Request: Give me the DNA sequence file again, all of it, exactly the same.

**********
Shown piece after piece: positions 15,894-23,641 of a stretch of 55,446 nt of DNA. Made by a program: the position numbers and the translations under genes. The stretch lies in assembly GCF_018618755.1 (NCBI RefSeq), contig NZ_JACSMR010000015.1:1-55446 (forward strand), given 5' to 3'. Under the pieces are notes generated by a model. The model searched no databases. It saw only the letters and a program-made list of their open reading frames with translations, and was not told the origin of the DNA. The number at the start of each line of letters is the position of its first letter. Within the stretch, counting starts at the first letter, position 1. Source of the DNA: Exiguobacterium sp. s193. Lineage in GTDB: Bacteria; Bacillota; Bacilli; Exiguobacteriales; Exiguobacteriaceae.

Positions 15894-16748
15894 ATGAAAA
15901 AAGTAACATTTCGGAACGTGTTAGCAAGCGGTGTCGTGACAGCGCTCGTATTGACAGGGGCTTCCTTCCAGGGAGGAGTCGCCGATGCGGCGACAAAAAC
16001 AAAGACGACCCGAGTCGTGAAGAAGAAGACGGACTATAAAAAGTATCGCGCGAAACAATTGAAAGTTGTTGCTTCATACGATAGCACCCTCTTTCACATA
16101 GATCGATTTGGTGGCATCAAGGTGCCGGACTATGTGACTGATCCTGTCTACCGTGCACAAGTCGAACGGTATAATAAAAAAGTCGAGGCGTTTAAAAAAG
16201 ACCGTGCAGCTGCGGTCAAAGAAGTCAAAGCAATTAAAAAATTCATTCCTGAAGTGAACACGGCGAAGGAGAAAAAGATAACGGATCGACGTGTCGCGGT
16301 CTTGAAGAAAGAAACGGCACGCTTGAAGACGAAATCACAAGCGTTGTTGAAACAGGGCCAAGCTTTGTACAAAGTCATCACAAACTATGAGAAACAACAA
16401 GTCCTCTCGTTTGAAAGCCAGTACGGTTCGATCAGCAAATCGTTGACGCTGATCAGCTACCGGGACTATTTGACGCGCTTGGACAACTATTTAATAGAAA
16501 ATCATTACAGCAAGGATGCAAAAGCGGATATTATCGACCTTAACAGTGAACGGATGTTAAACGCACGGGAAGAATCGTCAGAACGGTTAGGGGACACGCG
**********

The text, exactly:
Shown piece after piece: positions 15,894-23,641 of a stretch of 55,446 nt of DNA. Made by a program: the position numbers and the translations under genes. The stretch lies in assembly GCF_018618755.1 (NCBI RefSeq), contig NZ_JACSMR010000015.1:1-55446 (forward strand), given 5' to 3'. Under the pieces are notes generated by a model. The model searched no databases. It saw only the letters and a program-made list of their open reading frames with translations, and was not told the origin of the DNA. The number at the start of each line of letters is the position of its first letter. Within the stretch, counting starts at the first letter, position 1. Source of the DNA: Exiguobacterium sp. s193. Lineage in GTDB: Bacteria; Bacillota; Bacilli; Exiguobacteriales; Exiguobacteriaceae.

Positions 15894-16748
15894 ATGAAAA
15901 AAGTAACATTTCGGAACGTGTTAGCAAGCGGTGTCGTGACAGCGCTCGTATTGACAGGGGCTTCCTTCCAGGGAGGAGTCGCCGATGCGGCGACAAAAAC
16001 AAAGACGACCCGAGTCGTGAAGAAGAAGACGGACTATAAAAAGTATCGCGCGAAACAATTGAAAGTTGTTGCTTCATACGATAGCACCCTCTTTCACATA
16101 GATCGATTTGGTGGCATCAAGGTGCCGGACTATGTGACTGATCCTGTCTACCGTGCACAAGTCGAACGGTATAATAAAAAAGTCGAGGCGTTTAAAAAAG
16201 ACCGTGCAGCTGCGGTCAAAGAAGTCAAAGCAATTAAAAAATTCATTCCTGAAGTGAACACGGCGAAGGAGAAAAAGATAACGGATCGACGTGTCGCGGT
16301 CTTGAAGAAAGAAACGGCACGCTTGAAGACGAAATCACAAGCGTTGTTGAAACAGGGCCAAGCTTTGTACAAAGTCATCACAAACTATGAGAAACAACAA
16401 GTCCTCTCGTTTGAAAGCCAGTACGGTTCGATCAGCAAATCGTTGACGCTGATCAGCTACCGGGACTATTTGACGCGCTTGGACAACTATTTAATAGAAA
16501 ATCATTACAGCAAGGATGCAAAAGCGGATATTATCGACCTTAACAGTGAACGGATGTTAAACGCACGGGAAGAATCGTCAGAACGGTTAGGGGACACGCG